III. From the good gifts of God’s bounty to him now he infers the constancy and perpetuity of his mercy, v. 5, 6. Here we may observe,1. How highly he magnifies God’s gracious vouchsafements to him (v. 5): "Thou preparest a table before me; thou hast provided for me all things pertaining both to life and godliness, all things requisite both for body and soul, for time and eternity:’’ such a bountiful benefactor is God to all his people; and it becomes them abundantly to utter his great goodness, as David here, who acknowledges,

(1.) That he had food convenient, a table spread, a cup filled, meat for his hunger, drink for his thirst.

(2.) That he had it carefully and readily provided for him. His table was not spread with any thing that came next to hand, but prepared, and prepared before him. 

(3.) That he was not stinted, was not straitened, but had abundance: "My cup runs over, enough for myself and my friends too.’’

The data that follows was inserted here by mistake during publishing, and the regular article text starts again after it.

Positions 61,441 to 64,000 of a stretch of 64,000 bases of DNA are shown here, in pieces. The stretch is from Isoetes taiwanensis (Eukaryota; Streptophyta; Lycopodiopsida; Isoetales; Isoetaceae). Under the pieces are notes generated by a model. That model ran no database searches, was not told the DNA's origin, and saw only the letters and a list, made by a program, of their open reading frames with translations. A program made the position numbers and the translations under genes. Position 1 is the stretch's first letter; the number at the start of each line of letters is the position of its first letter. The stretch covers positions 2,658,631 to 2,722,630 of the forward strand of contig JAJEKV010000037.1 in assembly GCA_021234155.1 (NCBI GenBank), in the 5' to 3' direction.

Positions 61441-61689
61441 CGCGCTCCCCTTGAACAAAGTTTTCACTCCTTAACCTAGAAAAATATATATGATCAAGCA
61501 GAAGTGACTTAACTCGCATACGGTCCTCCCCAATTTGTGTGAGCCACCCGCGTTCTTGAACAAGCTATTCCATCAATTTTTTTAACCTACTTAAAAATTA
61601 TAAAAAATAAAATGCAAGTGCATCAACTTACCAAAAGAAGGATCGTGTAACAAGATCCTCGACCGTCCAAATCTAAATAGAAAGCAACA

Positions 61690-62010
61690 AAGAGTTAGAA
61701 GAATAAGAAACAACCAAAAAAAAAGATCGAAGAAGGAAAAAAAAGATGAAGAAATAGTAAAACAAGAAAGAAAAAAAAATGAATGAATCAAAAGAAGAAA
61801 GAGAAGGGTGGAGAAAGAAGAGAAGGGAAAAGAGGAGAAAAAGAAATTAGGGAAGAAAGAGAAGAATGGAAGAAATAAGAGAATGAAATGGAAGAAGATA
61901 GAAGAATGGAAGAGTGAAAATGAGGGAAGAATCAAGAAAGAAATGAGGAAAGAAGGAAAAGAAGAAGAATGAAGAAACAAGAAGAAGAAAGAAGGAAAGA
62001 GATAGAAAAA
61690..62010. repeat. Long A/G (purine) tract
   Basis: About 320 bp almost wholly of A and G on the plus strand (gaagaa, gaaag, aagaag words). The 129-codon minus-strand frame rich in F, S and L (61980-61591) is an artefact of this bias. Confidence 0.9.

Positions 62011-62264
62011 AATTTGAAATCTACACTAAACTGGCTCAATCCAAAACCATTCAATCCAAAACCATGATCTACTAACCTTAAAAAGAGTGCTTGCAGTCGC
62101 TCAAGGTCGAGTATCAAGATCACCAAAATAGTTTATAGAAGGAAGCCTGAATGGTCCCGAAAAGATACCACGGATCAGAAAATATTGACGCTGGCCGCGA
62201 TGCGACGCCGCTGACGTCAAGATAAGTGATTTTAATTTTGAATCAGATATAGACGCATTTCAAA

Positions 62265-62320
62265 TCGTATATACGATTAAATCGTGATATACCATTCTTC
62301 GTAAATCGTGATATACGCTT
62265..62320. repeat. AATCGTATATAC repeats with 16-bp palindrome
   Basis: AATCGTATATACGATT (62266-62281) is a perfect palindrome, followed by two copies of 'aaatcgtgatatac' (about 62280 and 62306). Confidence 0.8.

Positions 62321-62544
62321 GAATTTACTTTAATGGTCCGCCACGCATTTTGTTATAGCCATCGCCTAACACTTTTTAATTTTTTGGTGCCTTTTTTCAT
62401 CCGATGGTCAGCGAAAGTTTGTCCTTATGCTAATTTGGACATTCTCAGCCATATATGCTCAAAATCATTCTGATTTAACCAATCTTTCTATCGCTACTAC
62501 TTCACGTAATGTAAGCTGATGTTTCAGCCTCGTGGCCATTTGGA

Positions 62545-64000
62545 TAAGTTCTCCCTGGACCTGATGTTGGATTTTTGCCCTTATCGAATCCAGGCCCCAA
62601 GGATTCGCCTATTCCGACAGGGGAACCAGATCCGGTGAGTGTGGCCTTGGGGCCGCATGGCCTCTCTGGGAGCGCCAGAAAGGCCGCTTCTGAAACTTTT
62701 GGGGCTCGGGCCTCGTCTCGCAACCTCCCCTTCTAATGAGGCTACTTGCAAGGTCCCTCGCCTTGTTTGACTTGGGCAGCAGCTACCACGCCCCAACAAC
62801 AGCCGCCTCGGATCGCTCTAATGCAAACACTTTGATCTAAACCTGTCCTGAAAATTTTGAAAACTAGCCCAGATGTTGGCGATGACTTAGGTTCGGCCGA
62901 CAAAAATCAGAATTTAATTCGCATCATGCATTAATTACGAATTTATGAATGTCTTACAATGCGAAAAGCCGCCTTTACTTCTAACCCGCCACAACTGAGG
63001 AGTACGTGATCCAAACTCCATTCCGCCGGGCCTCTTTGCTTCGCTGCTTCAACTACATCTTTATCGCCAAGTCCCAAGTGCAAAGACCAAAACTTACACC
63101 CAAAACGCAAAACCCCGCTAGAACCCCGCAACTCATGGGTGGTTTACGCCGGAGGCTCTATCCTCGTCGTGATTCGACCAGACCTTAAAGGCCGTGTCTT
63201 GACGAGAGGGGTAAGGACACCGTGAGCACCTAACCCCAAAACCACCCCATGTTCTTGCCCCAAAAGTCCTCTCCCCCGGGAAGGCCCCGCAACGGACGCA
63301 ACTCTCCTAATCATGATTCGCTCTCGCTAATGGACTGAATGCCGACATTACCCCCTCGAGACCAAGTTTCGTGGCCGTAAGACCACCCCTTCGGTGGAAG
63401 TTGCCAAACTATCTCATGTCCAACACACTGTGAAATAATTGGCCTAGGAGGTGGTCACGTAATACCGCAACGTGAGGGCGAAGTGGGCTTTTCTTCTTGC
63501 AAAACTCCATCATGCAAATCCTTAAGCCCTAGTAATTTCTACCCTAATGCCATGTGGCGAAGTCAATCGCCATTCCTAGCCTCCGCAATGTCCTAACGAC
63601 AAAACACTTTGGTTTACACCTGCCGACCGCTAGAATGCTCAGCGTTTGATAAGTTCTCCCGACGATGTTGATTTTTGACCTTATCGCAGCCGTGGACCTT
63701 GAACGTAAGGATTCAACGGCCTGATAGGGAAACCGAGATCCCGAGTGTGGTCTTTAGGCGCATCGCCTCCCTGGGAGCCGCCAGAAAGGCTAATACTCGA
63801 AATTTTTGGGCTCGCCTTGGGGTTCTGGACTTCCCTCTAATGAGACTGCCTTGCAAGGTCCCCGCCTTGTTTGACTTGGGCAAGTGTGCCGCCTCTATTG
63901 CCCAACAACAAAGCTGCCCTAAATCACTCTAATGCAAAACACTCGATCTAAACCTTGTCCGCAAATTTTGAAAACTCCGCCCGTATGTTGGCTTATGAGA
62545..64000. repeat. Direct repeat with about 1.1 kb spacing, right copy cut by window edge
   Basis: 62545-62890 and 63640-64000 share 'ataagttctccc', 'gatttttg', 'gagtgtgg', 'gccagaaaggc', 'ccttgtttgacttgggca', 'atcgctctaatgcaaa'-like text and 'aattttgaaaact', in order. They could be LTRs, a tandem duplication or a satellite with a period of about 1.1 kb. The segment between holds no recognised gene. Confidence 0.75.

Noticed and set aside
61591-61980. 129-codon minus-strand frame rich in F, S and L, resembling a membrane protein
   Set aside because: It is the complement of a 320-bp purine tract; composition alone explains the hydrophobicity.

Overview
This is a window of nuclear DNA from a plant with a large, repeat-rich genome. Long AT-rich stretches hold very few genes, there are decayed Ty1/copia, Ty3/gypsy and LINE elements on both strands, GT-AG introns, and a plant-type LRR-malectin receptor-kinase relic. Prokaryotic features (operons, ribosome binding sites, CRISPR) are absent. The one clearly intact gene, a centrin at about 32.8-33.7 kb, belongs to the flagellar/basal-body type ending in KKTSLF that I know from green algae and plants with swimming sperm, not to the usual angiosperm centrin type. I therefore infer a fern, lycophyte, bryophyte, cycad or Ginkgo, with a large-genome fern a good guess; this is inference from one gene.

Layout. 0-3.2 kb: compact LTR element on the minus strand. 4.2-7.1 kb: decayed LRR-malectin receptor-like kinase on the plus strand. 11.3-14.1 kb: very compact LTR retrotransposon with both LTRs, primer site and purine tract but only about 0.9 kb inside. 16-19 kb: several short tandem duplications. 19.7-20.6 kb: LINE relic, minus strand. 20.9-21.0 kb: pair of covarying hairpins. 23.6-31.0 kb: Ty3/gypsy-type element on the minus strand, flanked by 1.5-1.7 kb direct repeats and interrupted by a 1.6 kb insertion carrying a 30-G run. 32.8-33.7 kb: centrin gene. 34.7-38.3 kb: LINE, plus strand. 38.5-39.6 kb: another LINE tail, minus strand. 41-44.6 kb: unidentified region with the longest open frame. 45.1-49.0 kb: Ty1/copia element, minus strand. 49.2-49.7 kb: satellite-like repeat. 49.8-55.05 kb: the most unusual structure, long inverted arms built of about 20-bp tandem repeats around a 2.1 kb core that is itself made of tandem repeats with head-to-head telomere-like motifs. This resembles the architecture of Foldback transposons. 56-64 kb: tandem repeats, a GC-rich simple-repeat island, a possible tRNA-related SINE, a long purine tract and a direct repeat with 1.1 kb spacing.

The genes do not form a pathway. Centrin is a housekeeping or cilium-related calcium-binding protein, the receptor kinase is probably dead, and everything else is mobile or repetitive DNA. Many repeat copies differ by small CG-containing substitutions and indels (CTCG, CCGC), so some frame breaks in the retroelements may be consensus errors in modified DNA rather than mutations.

(4.) That he had not only for necessity, but for ornament and delight: Thou anointest my head with oil. Samuel anointed him king, which was a certain pledge of further favor; but this is rather an instance of the plenty with which God had blessed him, or an allusion to the extraordinary entertainment of special friends, whose heads they anointed with oil, Lu. 7:46. 

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Finally, I point to the 'valley of the shadow of death' - and share with you what the Holy Spirit enlightened me with.  First a question: What makes a shadow?  Answer: LIGHT.  So walking through the valley of the shadow of death the Lord is with us, and the Lord is Light which 'makes' shadows - therefore this walk through this valley is a shadow - death is a shadow to those who are the Lord's, through born again-new birth, gifting of the Holy Spirit, and the anointing of Christ - stepping onto eternity.  hmmm.  

Any questions please let me know, thanks and remember to journal - !!!